Despite the frosty temperature and the stiff northerly wind, zealous parents, some wrapped in blankets, are scattered in the bleachers, bellowing out time-honored lines of banter like, “be a hitter now,” or “keep your eye on it, drive it,” at the pace of an auctioneer. Intermittently, they shout coordinated cheers where one parent calls out, “everybody hits,” and the other parents answer in unison, “everybody scores.” A tall, thin kid with shaggy blond hair steps to the plate, to a chorus of “Let’s go now, Thumper.” Trey Ewing acknowledges the yells with an exuberant smile. Whether he’s playing outfielder, first base, or on the mound, Trey is an outgoing leader on the team. He hits the first pitch for a lead-off single, and eventually comes around to score.
His swing looks as effortless as his enthusiasm, though the former took a lot more work to achieve. Trey, like generations of players before him, has spent countless hours in his backyard practicing that swing. Unlike most of those earlier generations — but like many of his teammates — Trey has also honed that swing and his other baseball skills in dozens of lessons with private instructors, dating back four years. He’s been going to baseball skills camps since he was 9 years old. And as far as baseball goes, he’s not just one of the boys of summer: Trey and his teammates play highly competitive baseball for up to 10 months of the year. Similar scenes play out at three other fields at Mike Lewis Park in Grand Prairie, running on throughout this March day. At each of the neatly groomed diamonds, enclosed by chain-link fences and flanked by metal bleachers, the frequent clink of the aluminum bats is followed predictably by screams and cheers that reverberate throughout the complex. To the untrained eye, the sight looks pretty common — it’s Little League baseball, right?
However, upon closer examination, these kids are anything but common. They are part of a growing youth sports phenomenon called select league sports. Here, players have to try out to be on the teams, and baseball is not a summer game for any kid with a glove, but an intense, high-dollar, lily-white world. “Select” is as far from ordinary Little League, where just anyone can sign up and play left field, as a pickup basketball game at the park is from the NBA. While most kids their age are spending their free time chatting with friends, rolling their eyes at their parents, and frustrating mall security, these little sluggers have committed themselves and their parents to a never-ending baseball gauntlet. The balancing act that many parents perform, getting kids to various sports events, dance recitals, and club meetings probably seems laughable to the Tiger parents. Select league families travel at a pace that would rival that of any circus, with teams often committed to tournaments in different counties, even different states, in the same week.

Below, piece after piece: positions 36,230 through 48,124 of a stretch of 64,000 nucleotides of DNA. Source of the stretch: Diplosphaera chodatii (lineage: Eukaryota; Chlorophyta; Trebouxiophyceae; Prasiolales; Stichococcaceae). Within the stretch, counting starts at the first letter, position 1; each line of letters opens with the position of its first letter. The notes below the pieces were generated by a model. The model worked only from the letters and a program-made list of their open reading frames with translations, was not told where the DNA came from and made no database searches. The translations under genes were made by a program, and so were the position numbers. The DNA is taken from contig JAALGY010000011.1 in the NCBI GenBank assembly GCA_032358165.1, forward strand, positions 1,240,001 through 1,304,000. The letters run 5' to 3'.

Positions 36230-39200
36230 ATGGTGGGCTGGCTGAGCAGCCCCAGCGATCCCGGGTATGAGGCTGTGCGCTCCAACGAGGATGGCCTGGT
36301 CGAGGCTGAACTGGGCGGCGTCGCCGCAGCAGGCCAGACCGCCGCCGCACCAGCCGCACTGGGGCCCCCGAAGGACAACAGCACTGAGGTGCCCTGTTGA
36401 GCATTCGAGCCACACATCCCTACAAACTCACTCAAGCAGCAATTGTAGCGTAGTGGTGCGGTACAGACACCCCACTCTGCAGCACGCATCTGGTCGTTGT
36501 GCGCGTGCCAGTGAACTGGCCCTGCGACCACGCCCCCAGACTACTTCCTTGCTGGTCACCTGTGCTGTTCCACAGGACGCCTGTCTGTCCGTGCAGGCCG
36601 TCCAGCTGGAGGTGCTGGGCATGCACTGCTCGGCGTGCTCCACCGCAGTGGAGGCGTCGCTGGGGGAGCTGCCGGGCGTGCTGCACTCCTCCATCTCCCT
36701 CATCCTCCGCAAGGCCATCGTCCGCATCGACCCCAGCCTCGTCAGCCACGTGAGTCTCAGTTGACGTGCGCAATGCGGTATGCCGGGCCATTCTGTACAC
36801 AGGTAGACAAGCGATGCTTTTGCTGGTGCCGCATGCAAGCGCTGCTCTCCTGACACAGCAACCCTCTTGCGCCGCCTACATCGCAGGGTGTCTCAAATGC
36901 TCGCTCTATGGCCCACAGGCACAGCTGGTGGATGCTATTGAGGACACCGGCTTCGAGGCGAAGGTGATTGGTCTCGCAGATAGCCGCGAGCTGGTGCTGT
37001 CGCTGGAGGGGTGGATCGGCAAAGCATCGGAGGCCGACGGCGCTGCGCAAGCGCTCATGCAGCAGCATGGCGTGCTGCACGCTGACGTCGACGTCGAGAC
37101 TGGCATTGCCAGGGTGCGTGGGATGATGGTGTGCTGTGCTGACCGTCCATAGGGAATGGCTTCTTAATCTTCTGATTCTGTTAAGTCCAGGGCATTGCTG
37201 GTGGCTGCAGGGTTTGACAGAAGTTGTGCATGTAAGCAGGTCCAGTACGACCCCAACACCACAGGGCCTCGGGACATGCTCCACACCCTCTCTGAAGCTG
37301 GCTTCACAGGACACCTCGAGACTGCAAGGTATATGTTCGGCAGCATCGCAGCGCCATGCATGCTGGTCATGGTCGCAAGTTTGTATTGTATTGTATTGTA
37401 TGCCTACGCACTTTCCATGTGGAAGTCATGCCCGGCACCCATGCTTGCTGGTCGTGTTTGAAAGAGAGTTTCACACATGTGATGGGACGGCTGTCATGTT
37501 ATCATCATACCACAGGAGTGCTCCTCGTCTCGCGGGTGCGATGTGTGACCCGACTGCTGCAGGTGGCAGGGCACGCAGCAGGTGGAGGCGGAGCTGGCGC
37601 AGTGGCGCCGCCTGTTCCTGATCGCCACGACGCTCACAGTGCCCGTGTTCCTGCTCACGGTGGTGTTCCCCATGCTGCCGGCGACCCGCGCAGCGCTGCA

For these kids and their parents, baseball is no longer just a fun way to pass the summers between elementary school and college. It’s a lifestyle — almost a job — complete with its own ethics and vernacular and frequently with well-paid coaches, private lessons for players, and the biggest lesson of all: that youth baseball has become big business. Baseball is supposed to be America’s pastime, and at any sandlot you’ll find dads living vicariously through their kids and moms whose pride in their offspring borders on worship. But in the select leagues, the mantra is that more money, more lessons, more dedication, more games, more practice will pay for itself someday in college scholarships or a major-league contract. And there’s no denying that happens. The coach who, for most purposes, started select league baseball in North Texas has seen dozens of his players go on to the pro’s. Major-league recruiters are looking at select leagues more and more. Scouting in the U.S. is starting to resemble Latin America, where players are signed to big- league contracts practically out of the womb and hidden away until they’re old enough to play over here. ESPN is even televising Little League games. The select leagues are a juggernaut that continues to gain momentum and attention.
But critics — and there are plenty — charge that this kind of baseball, with months of traveling each year, multiple games almost every week, and an intense pressure to win, in fact is putting many kids at physical risk, jeopardizing their potential as adult ballplayers or athletes of any kind. They also point out that the costs of playing on such teams is so prohibitive that low-income families are shut out, and that many of the families that participate can do so only by having parents take on second jobs and by jeopardizing normal family time and attention that would otherwise be given to other kids. Some parents acknowledge that coaches and select-league officials may be exploiting their kids’ and their own hopes and dreams, pushing for them to pay for another private lesson, the newest bat, professional-looking uniforms, and instructional camps, all to keep their children from being left behind in the Great Baseball Race. Each year organizers tout hundreds of “national championship” events, increasing the pressure on the kids — and income for the organizers of what is fast becoming a new sports industry.